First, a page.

Yet, as prof. van der Vossen says, “[m]ost people think [Lord] Acton touched upon something of real importance.” Why? To help us understand, we could do worse than to turn to The Lord of the Rings, which is, in no small part, a meditation on the corrupting effects of power ― and which, probably not coincidentally, also happens to have mass appeal. And to understand The Lord of the Rings, and Tolkien’s thinking on the ill-effects of power, we could do worse than to turn to Tom Shippey’s book J.R.R. Tolkien: Author of the Century. (Seriously, it is a fantastic book. If you like Tolkien, read it.)

Prof. Shippey notes that Tolkien’s critics have argued that, although the Ring of Power is said  to “turn[] everything to evil, including its wearers, [so that] no one … can be trusted to use it” (114), some characters ― Frodo, of course, but also Bilbo and Sam ― do in fact use it, without apparent ill-effect. This point is similar to prof. van der Vossen’s objection to the “power makes you a worse person” interpretation of Lord Acton’s dictum.

Prof. Shippey’s response to it is to say

that the use of the Ring is addictive. One use need not be disastrous on its own, but each use tends to strengthen the urge for another. The addiction can be shaken off in early stages (which explains Bilbo and Sam), but once it has taken hold, it cannot be broken by will-power alone.

As with the Ring, so with other forms of power, including political power. Politicians, in democracies, do not wield that much of it ― they are restrained by the law, by public opinion, by interest groups, and so on.  And then, more often than not, they are forced to leave office, whether by term limits, by the voters, or by rebels in their own parties. So, like the Hobbits who only use the Ring a few times, they do not really become addicted; addiction might start (as it does in Sam, when, having put on the Ring, he briefly fantasizes about being “Samwise the Strong, Hero of the Age”), but it can be stopped in its tracks when the politician leaves office.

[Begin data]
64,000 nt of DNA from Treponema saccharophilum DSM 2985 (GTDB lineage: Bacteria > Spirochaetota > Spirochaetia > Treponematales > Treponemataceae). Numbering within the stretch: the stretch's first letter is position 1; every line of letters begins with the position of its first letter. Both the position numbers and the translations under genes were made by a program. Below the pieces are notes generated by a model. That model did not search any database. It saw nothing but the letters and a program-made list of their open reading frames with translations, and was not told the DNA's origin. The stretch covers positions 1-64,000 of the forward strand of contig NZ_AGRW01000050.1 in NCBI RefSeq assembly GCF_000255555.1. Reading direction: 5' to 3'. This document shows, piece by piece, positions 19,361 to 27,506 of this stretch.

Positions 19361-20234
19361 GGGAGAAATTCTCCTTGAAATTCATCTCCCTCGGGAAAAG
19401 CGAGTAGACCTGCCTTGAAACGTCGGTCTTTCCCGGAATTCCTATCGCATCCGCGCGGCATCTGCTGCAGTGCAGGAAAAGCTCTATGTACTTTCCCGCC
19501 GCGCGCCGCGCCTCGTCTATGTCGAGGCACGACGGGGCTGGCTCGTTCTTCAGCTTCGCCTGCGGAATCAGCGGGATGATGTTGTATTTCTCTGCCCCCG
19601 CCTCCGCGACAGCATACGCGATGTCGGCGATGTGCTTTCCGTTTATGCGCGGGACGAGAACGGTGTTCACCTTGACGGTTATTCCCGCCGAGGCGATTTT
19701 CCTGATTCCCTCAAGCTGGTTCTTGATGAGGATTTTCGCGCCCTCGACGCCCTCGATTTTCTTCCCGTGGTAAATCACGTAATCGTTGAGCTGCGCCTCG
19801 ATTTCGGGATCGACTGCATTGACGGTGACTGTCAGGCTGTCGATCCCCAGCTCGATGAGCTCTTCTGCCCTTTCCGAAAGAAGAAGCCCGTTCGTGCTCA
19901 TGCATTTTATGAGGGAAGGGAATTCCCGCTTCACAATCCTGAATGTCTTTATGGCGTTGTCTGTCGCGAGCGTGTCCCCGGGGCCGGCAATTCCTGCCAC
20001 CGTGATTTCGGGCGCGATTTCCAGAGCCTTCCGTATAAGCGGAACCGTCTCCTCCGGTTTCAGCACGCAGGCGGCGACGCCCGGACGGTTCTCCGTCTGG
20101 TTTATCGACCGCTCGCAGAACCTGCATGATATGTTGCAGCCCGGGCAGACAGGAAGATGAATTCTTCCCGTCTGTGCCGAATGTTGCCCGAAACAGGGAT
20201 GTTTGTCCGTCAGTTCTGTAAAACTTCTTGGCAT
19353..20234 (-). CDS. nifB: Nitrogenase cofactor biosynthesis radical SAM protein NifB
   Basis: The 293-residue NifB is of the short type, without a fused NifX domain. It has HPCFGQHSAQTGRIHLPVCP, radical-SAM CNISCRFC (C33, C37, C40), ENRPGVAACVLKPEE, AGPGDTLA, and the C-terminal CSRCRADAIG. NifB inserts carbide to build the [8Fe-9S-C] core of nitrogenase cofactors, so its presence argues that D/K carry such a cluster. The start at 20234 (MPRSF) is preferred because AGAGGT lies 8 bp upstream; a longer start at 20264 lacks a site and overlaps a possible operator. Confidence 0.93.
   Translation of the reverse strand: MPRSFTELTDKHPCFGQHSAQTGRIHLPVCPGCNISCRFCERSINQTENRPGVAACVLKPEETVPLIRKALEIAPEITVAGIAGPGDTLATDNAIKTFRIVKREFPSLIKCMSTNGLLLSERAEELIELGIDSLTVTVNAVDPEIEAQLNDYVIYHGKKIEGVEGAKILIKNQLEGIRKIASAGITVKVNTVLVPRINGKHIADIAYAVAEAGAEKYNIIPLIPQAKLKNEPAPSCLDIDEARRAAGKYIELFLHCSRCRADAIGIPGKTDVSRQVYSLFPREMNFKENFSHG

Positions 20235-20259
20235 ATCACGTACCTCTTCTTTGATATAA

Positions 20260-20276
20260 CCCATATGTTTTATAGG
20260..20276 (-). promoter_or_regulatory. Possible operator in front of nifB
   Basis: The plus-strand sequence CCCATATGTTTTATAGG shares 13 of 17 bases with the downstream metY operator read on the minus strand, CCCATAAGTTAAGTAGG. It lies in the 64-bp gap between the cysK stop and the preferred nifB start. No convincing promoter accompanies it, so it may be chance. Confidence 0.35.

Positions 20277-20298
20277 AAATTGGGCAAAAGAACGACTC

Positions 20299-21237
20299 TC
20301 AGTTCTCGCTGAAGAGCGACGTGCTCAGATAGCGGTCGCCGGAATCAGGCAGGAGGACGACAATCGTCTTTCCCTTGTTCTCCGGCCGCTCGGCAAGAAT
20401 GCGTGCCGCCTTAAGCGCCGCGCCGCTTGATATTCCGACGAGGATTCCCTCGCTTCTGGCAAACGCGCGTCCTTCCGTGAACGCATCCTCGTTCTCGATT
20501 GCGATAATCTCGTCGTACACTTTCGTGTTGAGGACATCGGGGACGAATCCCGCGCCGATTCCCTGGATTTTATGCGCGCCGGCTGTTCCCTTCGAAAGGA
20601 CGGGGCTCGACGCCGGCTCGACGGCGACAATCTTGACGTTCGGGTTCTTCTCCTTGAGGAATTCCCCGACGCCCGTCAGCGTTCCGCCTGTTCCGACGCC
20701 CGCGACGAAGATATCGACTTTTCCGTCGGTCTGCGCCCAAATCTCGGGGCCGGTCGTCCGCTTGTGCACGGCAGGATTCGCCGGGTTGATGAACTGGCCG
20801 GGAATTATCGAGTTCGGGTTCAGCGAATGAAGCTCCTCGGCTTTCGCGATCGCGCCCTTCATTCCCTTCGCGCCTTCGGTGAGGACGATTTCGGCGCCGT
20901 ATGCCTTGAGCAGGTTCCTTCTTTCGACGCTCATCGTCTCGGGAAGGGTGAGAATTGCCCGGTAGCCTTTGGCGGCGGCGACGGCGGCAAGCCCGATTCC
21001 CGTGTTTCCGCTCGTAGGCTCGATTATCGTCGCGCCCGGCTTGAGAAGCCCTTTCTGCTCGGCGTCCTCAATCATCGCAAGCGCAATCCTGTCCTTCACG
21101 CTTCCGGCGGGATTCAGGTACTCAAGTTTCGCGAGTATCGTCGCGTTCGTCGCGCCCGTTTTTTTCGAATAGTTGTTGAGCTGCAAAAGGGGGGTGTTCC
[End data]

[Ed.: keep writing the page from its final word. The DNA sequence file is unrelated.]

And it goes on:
Another point that is relevant here is that, as Tolkien and prof. Shippey make clear, it matters how one gets and uses the Ring. Gollum gets it by violence, and he is unquestionably “corrupted”, terminally so as it turns out, though even he, when weaned off of  his addiction, shows signs of becoming a somewhat better person. Bilbo, by contrast, starts his ownership of the Ring by taking pity on Gollum, which Frodo later does too. The suggestion is that pity and kindness make a person more resistant to the corruption of the Ring, though not impervious. Note that it is not good intentions that matter. Gandalf and Galadriel tell Frodo that their good intentions would be of no avail against the Ring’s ill-effects, and Boromir demonstrates it. What matters is actual kindness “in the moment.” (Bilbo surely, and Frodo almost certainly, had no far-reaching intentions at all when they each took pity on Gollum.)